LOS ANGELES — Tens of thousands of Salvadoran immigrants and their children, friends and neighbors joined in the seventh annual “Salvadoran Day in Los Angeles” celebration Aug. 6-7 at Exposition Park here.

The sixth of August is a major holiday in El Salvador, the ecclesiastical Dia de El Salvador del Mundo (Day of the Savior of the World, also known as the Transfiguration). The occasion has emerged as the primary festival of the Salvadoran community in Southern California, a community that numbers over 1 million people.

The celebration featured traditional food, music, clothing and other cultural expressions aplenty. People crowded around colorful booths of community groups, Spanish-language media, and small and large businesses. Food booths were very popular, with the longest lines for pupusa and carne asada plates and soft drinks like tamarindo and agua de chan.

Alongside traditional folk attire were many T-shirts of Latino and North American music groups, as well as of Che Guevara and the left-progressive FMLN movement, which led the revolutionary struggle in El Salvador in the 1980s and ’90s. The FMLN remains the main opposition party in El Salvador today.

Newly inaugurated Mayor Antonio Villaraigosa was warmly greeted by the crowd. His election as the city’s first Latino mayor in over a century provided added cause for celebration.

Father John Cortina and the Rev. Frank Alton spoke about the social and economic issues the community faces: poverty and repression in El Salvador, and unemployment, poor housing and inadequate health care in the United States.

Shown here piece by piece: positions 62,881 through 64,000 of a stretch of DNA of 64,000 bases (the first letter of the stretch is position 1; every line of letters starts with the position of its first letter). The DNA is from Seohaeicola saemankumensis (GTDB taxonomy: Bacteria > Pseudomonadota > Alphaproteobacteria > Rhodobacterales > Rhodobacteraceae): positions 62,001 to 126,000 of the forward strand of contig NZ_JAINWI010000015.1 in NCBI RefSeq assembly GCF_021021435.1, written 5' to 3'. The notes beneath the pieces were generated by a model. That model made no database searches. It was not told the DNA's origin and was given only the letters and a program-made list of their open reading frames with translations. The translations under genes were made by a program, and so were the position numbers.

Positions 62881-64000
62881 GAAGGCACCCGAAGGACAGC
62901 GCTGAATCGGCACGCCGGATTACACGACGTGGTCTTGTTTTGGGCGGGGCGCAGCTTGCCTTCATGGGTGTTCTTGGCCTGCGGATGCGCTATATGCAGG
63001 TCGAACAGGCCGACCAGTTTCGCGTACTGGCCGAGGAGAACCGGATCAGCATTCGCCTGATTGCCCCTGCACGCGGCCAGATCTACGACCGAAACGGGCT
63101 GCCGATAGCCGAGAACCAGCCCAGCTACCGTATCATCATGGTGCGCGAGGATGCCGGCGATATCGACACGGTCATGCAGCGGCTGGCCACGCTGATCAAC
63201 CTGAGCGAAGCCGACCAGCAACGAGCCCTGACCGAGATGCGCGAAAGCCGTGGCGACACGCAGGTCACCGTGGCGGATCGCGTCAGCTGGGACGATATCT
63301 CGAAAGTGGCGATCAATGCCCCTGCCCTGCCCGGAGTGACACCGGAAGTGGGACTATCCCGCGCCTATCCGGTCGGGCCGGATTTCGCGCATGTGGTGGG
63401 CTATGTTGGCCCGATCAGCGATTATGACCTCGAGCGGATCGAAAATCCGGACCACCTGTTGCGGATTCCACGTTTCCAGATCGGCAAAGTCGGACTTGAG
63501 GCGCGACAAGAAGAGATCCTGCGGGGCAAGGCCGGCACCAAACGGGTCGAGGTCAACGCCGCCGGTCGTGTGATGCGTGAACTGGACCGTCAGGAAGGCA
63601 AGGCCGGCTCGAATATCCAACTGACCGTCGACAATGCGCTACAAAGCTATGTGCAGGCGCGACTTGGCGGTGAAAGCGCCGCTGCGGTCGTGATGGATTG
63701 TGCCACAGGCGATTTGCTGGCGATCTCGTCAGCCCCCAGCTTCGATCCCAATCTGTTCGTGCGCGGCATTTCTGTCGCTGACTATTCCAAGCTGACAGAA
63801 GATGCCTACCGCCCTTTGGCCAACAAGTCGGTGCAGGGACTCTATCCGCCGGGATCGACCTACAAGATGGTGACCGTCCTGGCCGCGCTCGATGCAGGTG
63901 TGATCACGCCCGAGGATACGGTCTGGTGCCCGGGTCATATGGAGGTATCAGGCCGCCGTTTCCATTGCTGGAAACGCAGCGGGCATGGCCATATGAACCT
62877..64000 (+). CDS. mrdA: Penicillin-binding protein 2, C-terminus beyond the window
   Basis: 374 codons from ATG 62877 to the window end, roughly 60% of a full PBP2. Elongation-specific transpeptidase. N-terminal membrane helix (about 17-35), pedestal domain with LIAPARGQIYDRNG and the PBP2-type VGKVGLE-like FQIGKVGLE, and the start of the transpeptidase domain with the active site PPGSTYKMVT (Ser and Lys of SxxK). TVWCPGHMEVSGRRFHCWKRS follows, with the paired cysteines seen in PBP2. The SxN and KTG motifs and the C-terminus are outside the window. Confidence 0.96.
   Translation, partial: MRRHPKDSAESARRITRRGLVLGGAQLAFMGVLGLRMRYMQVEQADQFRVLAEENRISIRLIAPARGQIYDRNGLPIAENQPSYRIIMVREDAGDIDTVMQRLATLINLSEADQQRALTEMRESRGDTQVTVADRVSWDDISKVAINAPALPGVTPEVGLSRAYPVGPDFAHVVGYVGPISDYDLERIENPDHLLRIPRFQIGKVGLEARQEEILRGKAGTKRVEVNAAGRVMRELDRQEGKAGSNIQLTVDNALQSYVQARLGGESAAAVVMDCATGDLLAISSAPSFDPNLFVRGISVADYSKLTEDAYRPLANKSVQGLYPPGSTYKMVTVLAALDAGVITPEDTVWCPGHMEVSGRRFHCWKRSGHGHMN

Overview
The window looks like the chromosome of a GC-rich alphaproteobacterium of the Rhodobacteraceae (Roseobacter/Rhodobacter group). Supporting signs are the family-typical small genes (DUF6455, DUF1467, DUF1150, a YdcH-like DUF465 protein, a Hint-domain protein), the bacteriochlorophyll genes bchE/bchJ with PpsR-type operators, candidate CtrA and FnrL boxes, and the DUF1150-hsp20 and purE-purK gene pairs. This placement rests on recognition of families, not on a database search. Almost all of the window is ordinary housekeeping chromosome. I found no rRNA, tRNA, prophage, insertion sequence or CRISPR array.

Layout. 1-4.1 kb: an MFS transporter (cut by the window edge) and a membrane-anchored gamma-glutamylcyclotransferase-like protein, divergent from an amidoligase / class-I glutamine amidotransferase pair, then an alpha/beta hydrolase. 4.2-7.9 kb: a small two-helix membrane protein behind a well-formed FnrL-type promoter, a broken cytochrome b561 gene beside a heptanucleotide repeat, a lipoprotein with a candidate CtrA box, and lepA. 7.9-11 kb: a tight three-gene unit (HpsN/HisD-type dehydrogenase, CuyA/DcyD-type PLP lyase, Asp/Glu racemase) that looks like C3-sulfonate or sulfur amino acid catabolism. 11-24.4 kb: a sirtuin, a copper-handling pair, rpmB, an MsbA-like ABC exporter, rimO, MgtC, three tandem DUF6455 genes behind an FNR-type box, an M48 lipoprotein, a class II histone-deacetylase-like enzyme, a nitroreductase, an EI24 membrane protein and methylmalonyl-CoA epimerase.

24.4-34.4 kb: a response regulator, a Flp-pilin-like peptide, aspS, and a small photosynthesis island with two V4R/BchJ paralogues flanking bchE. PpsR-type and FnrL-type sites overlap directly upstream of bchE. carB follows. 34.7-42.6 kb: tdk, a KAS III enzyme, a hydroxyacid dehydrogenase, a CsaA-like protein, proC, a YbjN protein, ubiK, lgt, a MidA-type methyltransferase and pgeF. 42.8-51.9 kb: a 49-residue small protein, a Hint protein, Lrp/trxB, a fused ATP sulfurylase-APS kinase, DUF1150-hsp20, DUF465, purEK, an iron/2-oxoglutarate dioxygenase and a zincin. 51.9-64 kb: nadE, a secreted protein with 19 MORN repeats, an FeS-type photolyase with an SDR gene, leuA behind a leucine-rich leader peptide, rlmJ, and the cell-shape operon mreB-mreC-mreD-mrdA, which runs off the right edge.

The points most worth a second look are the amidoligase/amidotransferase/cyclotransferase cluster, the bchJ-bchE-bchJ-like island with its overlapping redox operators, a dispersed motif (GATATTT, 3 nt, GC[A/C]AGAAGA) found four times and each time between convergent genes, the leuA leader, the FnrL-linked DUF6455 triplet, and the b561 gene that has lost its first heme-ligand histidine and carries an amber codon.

The celebration was sponsored by the Salvadoran American National Association, which — as the voting strength of the Salvadoran community grows — is playing an increasingly important role in civic affairs.

Supporters of the People’s Weekly World/Nuestro Mundo handed out copies of the paper, and while they were doing so this reporter interviewed a few participants about the situations facing Salvadorans today.

Roxana Martinez, 36, said she felt especially happy to bask in the food, music and atmosphere of her mother country, observing that “this park is like a piece of my country.”

Americo Duran, 62, of the Anastacio Aquino community group in the San Fernando Valley, said he had struggled in his home country for its freedom, but later emigrated to the U.S. He said the celebration was an important way to retain and recover Salvadoran culture.

Duran said he was familiar with the PWW/NM as a paper that “reflects the struggle and problems of our people in El Salvador and here [in the United States].”

Blanca Pastran, a 50-year-old garment worker, said she and her family, like many other Salvadorans here, have a hard time making ends meet because they have only limited work permits. “While my country is beautiful, the work situation makes it necessary to be here,” she said.

Echoing Pastran’s concerns about the economic picture, Edgar Urrutia, 45, said severe joblessness in El Salvador and in the U.S. has fostered delinquency and violence among some youth. He said that while life in the U.S. is better compared to the poverty and violence in El Salvador, youth unemployment is a serious problem here, too.